Seriously, yeah, the hyperlinks often get caught in the spam filter. Strangely, though, not ALL the time. Weird.

Just to pick up on the signature thing…

I studiously avoided learning anything about the scratchey – imagey artists of the 90’s so I don’t know much about Adam Hughes, but is he the guy who did all those Wonder Woman covers of 10-5 years ago? They are ace! They really jumped off the shelves at me visually.

I still didn’t buy the comic though.

Bob Kane… God, Bob Kane. He is, at best, a middling talent that happened to have one great idea that he was able to live off for the rest of his life. In essence, Kane came up with the idea of basing a masked adventurer on a bat (not exatly an original idea, if one knows the history of the pulps). Most of the actual detail of the character, the things that made Batman BATMAN, were developed by Bill Finger. In addition, most of the artwork that Kane turned in over the course of decades was the work of a neverending series of ghost artists (Jerry Robinson being the most notable, but certainly not the only one).

In Gerard Jones’ Men of Tomorrow, he makes it pretty clear that Kane was not respected by his peers. His actual, tangible, contribution to Batman was so minimal as to be something of an industry joke. In the letter from ’65 that T. links to above, Kane offers as proof that he solely created Batman the fact that only his name was on the strip. Well, of course his name would be the only one on the strip, if he was turning in the work without crediting his collaborators!

Bob Kane built his reputation for years on the backs of others. His career is a metephor for the dozens of creators who watched as others profited from their hard work. He is a reason to HATE comics.

He is a reason to HATE comics.

You see, as I said in comment #1, I think he is precisely because of the achievement of basically doing very little on the backs of a lot of other people’s work. I’m not denying he’s scummy as all get out, but at the end of the day I think Bob Kane was the epitome of the 1940s system of lots of comics being farmed out of a particular person’s studio (like Eisner, Iger, Siegel and Shuster, etc) — so succesful he continued to do it long after the practice in the industry switched to the comic companies directly employing freelancers and not a studio. And he was able to trade on that fame. He was, vile as his professional practices were*, possibly the most famous comic book ‘professional’ the industry had until Stan Lee.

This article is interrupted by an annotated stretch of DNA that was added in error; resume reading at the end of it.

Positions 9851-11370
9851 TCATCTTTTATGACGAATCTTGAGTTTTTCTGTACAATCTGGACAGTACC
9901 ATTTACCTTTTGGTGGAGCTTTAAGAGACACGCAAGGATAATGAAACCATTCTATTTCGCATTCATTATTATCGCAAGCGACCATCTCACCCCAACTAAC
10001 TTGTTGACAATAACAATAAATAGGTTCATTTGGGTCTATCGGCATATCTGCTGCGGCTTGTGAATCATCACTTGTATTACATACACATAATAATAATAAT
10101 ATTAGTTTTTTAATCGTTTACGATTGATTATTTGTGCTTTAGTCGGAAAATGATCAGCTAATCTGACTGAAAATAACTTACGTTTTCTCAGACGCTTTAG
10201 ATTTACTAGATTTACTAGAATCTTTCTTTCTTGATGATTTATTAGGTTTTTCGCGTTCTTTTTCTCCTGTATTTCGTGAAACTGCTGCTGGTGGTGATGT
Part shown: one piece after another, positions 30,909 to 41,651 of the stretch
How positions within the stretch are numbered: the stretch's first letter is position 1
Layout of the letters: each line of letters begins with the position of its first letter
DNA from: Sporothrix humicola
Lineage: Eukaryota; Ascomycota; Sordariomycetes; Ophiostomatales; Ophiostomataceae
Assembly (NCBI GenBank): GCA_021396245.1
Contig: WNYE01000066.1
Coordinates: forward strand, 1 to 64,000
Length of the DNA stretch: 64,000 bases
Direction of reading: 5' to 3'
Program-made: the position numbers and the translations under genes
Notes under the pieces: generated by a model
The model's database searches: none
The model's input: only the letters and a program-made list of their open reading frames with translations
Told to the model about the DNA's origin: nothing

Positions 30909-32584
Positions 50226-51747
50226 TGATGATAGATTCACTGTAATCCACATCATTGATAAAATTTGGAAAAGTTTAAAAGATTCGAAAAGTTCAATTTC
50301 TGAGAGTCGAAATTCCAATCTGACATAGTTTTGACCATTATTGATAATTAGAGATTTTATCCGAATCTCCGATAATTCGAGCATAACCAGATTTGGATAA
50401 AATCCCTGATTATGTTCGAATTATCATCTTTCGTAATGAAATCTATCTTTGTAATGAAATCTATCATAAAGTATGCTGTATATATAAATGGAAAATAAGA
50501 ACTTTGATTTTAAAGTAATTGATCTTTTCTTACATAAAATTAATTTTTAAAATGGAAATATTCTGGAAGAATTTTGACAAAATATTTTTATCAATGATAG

Mark Evanier used to have a great article about Bob Kane on his website (it’s now in his book Wertham Was Right) about meeting Kane in the late ’60s and getting him to ‘fess up to the fact he used assistants to do the actual work. Kane said to Evanier, “I wanted to be Bud Fisher”, the artist behind Mutt and Jeff, another cartoonist who achieved great fame and pretty much had his assistants do the actual labour while Fisher got rich and famous for a strip he increasingly had little to do with. The point being. essentially, all Bob Kane did was something newspaper cartoonists have done since the beginning of time.

In the 30s to the 60s, that’s understandable. But the medium and its fans has been more generous in acknowledging other artists subsequently, and Kane became more, not less entrenched in the fiction he created Batman, Robin and the Joker solely. And I think that’s where Bob Kane lost credibility. But I’d still have him as a reason to love comics.

* For a great example, see Mark Evanier recounting a famous story via the late Arnold Drake about Bob Kane painting clowns:
http://www.newsfromme.com/archives/2007_03_15.html#013103

I think there’s a big difference between setting up a shop that mass produces work, and even having an assistant finish off work that is essentially yours, to blatantly lying about the contributions of others to work you claim as yours. Eisner credited his assistants his entire life, so I don’t think the parallel fits.

Still, I may have been a little rash in declaring him a reason to hate comics; I was flush with outrage after reading his ’65 letter (really, it’s just outrageous). But love is also too strong.

Finally, here’s a quote by Sheldon Moldoff, from Kane’s Wikipedia page: “I worked for Bob Kane as a ghost from ‘ 53 to ‘ 67. DC didn’t know that I was involved; that was the handshake agreement I had with Bob: ‘You do the work don’t say anything, Shelly, and you’ve got steady work’. No, he didn’t pay great, but it was steady work, it was security. I knew that we had to do a minimum of 350 to 260 pages a year. Also, I was doing other work at the same time for [editors] Jack Schiff and Murray Boltinoff at DC. They didn’t know I was working on Batman for Bob. … So I was busy. Between the two, I never had a dull year, which is the compensation I got for being Bob’s ghost, for keeping myself anonymous”.